As I walk along Main Street, between its intersections with Lamar and Dallas, a stranger saunters up to me. His body now merely millimeters from mine, he demands, “Let me pick you up and carry you home. I have to carry you and take you home with me right now.” Loud enough for a 5-person band of onlookers to start quietly paying attention.
I panic. “GO FUCK YOURSELF!” Not the most mature of reactions, but fear and a desire to intimidate preclude creativity. Our audience continues staring.
He shrinks back, raising his volume and desperately whining, “But I have to do SOMETHING to you! I need to take you back to my home and do something. Let me carry you home and we’ll talk about this.”
“GO! FUCK! YOURSELF!” Finally, the man jerks his head away and turns to walk off in the other direction. My voice transcends my meager frame. Gives me power. Authority. A strength beyond whatever it is I’m bench pressing these days. “I AM NOT A PIECE OF MEAT, SIR!” rockets towards his back. Cliché to be certain, and not my proudest moment. But it gets the point across succinctly. A glare shot at the throng transfixed by our encounter. Lips pressed tightly into themselves. Eyes narrowed to nothing more than paper cuts, albeit obscured by prescription sunglasses.
They look away. Huffy. Bored. One man mutters, “Such language…”
Humiliation. An overarching sensation of dehumanization prickles my internals and externals alike. Saline stings the backs of my eyelids. A quaking, shaking blancmange of a thoroughly ashamed, embarrassed and just plain angry young woman. Deliberate encroachment onto my personal space, overtures of sexual violence and a complete lack of disrespect for my autonomy, agency and consent…and they take offense at the language I use to convey my flashpoint rage! He and I provided them with the day’s sensational entertainment, not a pathetic tableau of harassment. I question whether or not their apathy would have finally dissolved had this horrid man attempted to genuinely hurt me.
And I am incredibly fortunate he intended to intimidate more than actually injure, but all the same there exists no compelling justification for his actions (sorry, victim-blamers, but I was wearing a loose-fitting Muppets t-shirt and even more comfortable jeans that day). Nor those who saw fit to treat us as free, live theatre. Their silence gave this man permission to treat another woman with such a callous dismissal of her independence. Their chiding my self-defense enabled yet another incident of public harassment and verbal assault to end up an exercise in shaming the recipient. Of neglecting to change the rhetoric of gender-based violence.
But hey! It only takes something as easy and minor as the complete overhaul of societal perceptions towards street harassment, sexual assault and rape to reverse this attitude! Neither I nor anyone else deserves to inhabit a world where something simple like running to pick up a copy The Immortal Life of Henrietta Lacks ends up a disheartening lesson in how Americans react when confronted with very public verbal and physical harassment. Public places belong to the public, not just those intending to badger, bully or brutalize the innocent. And that is why those of us with stories to tell – all narratives, be they victim, bystander or a loved one hearing about everything later in the day – must ensure the populace learns of them. Education, not dressing differently or agoraphobia or constantly looking over your shoulder, remains just about the only truly effective, sustainable weapon in our stash.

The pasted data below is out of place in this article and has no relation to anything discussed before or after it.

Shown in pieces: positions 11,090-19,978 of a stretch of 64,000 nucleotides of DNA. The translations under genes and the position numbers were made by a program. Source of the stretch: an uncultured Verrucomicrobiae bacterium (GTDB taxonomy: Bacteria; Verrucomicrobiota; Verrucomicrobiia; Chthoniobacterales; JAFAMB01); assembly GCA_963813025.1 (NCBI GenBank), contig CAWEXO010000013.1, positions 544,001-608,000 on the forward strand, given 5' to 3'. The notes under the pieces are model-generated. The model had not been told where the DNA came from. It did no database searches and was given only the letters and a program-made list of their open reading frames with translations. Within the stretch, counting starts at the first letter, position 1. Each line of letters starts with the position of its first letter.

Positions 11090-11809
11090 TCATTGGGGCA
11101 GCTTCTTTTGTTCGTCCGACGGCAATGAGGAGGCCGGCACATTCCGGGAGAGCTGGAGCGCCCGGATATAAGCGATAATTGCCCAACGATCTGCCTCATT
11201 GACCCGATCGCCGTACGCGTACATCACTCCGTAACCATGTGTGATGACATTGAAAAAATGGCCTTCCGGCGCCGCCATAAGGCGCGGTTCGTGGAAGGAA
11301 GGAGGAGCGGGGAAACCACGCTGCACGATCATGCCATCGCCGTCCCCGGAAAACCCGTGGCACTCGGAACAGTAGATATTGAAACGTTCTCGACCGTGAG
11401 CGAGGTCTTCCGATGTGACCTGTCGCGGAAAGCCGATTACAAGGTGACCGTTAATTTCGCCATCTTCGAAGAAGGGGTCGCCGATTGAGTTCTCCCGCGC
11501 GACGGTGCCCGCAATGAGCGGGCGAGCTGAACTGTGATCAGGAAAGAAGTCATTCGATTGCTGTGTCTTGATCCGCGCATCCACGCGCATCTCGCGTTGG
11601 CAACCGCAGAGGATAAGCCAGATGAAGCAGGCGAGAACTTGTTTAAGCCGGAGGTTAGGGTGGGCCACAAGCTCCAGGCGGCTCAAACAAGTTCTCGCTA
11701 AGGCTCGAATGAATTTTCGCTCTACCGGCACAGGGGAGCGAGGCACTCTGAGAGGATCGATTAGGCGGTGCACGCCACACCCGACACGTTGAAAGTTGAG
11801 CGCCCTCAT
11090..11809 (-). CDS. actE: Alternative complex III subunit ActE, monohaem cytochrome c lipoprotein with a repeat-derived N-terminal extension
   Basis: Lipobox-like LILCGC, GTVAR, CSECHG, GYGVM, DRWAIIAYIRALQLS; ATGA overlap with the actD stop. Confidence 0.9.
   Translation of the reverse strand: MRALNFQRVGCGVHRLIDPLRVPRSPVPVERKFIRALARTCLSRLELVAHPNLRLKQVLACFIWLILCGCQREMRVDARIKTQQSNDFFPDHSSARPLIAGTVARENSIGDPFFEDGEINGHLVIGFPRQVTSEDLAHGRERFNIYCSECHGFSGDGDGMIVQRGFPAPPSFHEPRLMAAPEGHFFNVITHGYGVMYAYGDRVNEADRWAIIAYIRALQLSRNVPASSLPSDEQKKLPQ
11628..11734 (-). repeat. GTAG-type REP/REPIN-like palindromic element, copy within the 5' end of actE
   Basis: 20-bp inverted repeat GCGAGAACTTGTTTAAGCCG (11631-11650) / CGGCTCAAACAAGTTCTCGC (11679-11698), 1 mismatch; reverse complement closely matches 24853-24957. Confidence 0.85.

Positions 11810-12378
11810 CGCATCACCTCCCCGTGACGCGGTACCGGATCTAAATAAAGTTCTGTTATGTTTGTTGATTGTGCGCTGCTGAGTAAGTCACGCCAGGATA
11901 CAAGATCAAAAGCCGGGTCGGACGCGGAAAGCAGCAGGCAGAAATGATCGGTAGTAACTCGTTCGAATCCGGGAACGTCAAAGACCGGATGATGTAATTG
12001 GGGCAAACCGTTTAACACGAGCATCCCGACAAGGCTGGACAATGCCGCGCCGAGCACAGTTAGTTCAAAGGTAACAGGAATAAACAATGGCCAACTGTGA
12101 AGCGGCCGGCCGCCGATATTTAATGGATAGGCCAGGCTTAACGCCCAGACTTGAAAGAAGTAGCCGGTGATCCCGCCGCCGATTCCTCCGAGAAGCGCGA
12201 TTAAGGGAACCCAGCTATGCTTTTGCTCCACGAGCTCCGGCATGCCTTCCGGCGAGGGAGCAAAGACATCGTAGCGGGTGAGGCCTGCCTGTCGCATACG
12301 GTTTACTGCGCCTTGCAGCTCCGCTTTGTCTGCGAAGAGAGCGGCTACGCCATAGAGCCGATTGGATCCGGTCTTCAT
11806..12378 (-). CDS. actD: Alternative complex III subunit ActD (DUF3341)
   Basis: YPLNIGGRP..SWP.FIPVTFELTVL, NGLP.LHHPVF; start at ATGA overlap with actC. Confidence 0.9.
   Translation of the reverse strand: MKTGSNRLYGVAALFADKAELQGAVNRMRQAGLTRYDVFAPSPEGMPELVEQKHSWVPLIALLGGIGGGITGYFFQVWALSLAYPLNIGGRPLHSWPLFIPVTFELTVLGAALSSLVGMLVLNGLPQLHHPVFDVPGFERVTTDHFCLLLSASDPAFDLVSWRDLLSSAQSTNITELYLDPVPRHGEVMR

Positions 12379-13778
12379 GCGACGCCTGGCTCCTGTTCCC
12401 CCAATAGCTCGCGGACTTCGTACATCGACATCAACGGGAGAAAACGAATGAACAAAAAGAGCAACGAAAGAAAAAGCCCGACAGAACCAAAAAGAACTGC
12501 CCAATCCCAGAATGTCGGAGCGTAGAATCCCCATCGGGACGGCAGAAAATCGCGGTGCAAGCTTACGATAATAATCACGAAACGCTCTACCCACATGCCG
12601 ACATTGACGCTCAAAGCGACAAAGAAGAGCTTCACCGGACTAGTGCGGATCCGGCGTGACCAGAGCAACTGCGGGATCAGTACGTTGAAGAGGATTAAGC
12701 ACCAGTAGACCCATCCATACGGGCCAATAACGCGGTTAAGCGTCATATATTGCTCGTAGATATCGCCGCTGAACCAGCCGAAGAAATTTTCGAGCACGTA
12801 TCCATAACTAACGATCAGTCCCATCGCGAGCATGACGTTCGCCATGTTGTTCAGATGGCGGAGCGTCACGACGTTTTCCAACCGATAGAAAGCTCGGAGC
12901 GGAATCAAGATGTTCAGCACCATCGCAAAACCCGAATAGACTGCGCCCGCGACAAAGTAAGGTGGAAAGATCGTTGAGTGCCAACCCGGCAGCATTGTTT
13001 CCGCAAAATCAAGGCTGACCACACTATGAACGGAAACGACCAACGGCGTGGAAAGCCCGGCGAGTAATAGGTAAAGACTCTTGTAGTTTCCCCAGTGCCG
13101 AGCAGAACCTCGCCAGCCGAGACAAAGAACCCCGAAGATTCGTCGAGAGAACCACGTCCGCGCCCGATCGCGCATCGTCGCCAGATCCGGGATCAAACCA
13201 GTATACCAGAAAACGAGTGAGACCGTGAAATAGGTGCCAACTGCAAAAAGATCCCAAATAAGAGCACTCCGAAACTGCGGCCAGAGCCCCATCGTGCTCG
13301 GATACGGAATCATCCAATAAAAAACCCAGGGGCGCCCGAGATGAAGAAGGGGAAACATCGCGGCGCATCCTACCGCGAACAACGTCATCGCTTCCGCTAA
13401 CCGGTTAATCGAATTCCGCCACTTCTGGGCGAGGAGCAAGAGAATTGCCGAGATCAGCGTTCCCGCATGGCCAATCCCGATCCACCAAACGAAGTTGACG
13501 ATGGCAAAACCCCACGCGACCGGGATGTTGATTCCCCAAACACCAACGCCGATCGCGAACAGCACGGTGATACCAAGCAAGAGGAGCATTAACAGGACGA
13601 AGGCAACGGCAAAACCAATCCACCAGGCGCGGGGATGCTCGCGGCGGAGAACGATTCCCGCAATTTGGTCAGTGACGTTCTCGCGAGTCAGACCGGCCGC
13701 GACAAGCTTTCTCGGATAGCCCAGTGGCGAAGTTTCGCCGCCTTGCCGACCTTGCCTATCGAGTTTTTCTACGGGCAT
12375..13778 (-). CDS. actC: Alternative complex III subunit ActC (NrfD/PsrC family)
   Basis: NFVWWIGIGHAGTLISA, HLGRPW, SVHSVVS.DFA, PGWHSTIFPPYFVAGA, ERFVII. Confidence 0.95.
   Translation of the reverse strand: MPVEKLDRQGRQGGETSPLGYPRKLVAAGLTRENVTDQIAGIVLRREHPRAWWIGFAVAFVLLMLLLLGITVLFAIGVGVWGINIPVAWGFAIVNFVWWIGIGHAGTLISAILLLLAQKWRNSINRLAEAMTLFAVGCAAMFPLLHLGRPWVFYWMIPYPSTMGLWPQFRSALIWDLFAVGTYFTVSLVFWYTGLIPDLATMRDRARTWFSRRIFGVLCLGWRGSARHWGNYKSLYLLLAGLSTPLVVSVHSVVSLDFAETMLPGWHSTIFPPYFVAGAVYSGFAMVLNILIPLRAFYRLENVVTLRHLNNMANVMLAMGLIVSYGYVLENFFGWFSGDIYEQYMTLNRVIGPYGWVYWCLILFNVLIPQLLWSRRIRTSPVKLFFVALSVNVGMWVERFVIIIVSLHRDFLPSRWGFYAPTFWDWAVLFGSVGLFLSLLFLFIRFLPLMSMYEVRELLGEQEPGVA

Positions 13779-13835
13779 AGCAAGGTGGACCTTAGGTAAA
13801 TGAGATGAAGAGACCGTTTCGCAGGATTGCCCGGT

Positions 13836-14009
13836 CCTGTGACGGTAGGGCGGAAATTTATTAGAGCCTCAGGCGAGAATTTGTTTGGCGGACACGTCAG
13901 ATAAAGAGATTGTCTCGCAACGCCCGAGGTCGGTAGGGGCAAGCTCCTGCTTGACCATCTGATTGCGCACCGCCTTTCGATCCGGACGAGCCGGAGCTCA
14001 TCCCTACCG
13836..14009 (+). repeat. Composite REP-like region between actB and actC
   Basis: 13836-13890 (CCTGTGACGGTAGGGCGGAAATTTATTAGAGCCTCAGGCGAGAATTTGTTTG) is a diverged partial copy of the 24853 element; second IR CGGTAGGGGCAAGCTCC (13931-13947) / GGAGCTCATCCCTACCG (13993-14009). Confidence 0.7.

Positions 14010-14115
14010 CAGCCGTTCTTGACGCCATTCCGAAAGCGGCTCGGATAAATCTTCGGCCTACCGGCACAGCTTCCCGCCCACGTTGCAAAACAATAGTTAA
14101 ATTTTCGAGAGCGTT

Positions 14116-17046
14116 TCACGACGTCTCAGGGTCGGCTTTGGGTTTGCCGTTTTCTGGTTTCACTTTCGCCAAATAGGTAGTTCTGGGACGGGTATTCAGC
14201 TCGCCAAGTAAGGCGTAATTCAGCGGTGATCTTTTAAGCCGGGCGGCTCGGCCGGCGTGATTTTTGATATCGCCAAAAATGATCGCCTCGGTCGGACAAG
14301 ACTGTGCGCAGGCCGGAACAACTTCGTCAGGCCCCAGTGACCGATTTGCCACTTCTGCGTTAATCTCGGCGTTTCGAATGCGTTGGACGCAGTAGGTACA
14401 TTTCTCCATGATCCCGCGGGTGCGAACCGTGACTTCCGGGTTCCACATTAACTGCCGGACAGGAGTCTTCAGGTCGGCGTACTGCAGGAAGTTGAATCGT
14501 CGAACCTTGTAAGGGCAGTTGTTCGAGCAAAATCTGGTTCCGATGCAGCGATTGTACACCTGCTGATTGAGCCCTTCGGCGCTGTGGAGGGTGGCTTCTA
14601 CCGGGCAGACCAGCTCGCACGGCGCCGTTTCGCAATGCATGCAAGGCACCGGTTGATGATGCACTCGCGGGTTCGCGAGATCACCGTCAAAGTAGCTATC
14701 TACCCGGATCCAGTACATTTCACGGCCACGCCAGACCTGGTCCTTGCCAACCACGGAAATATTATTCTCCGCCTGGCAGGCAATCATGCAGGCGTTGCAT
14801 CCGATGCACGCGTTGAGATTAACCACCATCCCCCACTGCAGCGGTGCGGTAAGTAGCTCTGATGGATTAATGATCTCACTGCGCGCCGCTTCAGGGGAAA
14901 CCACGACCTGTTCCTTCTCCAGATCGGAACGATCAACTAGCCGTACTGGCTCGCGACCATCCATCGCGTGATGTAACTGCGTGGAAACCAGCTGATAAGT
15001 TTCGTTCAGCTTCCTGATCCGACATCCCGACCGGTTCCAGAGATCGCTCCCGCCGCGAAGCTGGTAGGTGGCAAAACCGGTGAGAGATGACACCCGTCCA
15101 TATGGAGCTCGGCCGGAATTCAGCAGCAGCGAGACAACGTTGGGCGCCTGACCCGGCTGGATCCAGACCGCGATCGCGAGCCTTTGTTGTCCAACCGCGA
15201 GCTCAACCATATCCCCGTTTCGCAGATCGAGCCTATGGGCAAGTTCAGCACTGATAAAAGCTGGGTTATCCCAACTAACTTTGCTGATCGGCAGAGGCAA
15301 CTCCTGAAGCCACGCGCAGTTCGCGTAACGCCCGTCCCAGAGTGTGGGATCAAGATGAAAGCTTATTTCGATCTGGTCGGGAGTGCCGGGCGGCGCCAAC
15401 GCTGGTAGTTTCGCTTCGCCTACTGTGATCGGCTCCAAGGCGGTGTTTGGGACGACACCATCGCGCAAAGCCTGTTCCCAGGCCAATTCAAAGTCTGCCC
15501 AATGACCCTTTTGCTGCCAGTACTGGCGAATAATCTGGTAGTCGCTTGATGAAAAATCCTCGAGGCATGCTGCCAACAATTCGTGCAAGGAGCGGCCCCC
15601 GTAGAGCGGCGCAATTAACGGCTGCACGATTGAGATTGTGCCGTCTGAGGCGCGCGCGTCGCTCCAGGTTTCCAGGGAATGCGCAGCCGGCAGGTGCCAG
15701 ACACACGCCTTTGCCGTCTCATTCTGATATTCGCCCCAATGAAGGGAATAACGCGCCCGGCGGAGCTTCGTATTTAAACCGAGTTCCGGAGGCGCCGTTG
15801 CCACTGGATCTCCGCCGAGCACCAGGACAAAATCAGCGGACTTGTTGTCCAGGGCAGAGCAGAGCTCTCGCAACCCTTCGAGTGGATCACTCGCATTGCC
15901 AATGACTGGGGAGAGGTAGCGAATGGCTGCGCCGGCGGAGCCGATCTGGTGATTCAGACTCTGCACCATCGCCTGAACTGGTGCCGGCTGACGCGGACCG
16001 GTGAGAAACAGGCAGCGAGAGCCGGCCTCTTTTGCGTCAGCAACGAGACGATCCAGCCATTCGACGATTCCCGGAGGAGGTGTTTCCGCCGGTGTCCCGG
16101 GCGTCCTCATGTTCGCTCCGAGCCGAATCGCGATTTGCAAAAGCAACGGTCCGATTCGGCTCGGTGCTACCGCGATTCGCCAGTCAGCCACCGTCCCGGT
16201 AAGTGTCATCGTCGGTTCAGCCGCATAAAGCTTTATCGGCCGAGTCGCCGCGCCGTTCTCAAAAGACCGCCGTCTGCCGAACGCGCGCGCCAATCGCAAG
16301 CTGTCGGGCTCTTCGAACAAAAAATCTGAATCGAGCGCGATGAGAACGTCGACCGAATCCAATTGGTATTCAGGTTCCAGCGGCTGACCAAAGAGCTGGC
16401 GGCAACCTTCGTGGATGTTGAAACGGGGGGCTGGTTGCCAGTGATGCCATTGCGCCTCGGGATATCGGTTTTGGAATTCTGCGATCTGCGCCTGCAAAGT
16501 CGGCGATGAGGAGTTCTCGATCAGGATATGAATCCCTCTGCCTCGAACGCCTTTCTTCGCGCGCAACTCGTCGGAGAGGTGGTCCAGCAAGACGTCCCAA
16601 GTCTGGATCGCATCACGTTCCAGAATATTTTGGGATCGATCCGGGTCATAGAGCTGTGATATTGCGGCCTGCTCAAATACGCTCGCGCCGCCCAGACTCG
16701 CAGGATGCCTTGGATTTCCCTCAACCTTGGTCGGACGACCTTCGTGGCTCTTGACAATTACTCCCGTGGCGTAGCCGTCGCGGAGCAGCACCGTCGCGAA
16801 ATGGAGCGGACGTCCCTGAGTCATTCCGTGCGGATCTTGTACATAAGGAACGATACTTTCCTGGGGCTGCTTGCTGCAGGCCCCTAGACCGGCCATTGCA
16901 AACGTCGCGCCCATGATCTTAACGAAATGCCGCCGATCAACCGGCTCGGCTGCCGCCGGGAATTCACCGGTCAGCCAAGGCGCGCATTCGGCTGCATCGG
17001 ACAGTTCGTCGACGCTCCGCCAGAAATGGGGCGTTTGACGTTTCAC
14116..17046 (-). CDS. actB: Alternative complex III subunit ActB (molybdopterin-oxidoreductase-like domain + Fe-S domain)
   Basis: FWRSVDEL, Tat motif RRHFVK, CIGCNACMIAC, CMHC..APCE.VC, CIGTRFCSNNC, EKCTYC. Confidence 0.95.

What? Hollaback NYC is inviting community members and organizations to take a stand against street sexual harassment. For too long, women and girls have been victims of sexual harassment, assault, rape, socio-economic and political violence…. and silence has been the response in many of our communities. During these hot summer days, many look to affirm their “power” through constant street sexual harassment and inappropriate remarks made to women and young girls… If street harassment is “okay,” then other forms of violence are okay. Hollaback says “Enough is enough! It is not okay!”
It is our right to never let anyone make us feel any less than our confident and badass self, so on Friday, July 8th we will be sharing strength, looking to unite forces with community members and organizations to encourage women and girls to…. Hollaback!
Join us! There will be music and speakers….
When? Friday, July 8th, 2011 at 5:30 p.m.
It is time for community members and organizations to build unity and strength to create safer streets, where our women and men of all ages can walk safely and feel free of any type of harassment.
We’ve raised $11,355 and we’ve got over $13,000 to go in only 5 days. Do you have our back? Of course you do! So keep supporting us by asking friends and family to donate. And if you haven’t donated yet – do it now! Your donation will be matched by our generous board of directors.
Here’s a sample letter to send to your loved ones:
Dear Friends and Family,
I’m contacting you today because of an effort I truly believe deserves your support. Hollaback! is an international movement to end street harassment (sexual harassment in public spaces). Over the past year, this tiny non-profit has organized volunteer activists in 24 cities in 10 countries – to work to end street harassment within their own communities. Though street harassment is the most common form of violence experienced in women’s lives, Hollaback! is one of the only efforts to prevent street harassment.
Due to my working late, and smoking habit that I can’t seem to drop, I am kind of the de facto neighborhood watch. It is a relatively safe neighborhood, but I’ve heard some weird stuff here and there. I’ve called 911 before when I heard a woman screaming. It turned out to be a drunken domestic dispute (but happening in the middle of the street). I do have a bit of hyper-vigilance, so I tend to mistake the sounds of drunken carousing with something much worse at times, but I figure embarrassment is better than serious danger.
I called the police again 2 nights ago. I saw a woman, who was screaming, be picked up by two men. I ran inside, grabbed my phone, and by the time I got a hold of someone, they were gone. I went close to the area that they were at, but there weren’t any signs of where they had gone, and I was reluctant to investigate it too much, because I didn’t want to get surprised if they were in a spot where they could see me. I also didn’t know if they were armed.
The police came in about 10 minutes, and checked the area. I have no idea if they found anything. I also have no idea of what I saw. It was dark, far away, maybe this was drunken carousing, maybe I gave her time and space to get away if it was as bad as it looked.
In short, between running to where they were to directly see what was happening and help, and grabbing my phone to call the police, I chose the second option. This has left me with very little information, and a sickening feeling that I am a coward and should have done more. I hope that everything worked out, or it wasn’t what it looked like, but I’ll never know.
To find out more about the “I’ve got your back” campaign or to donate, click here.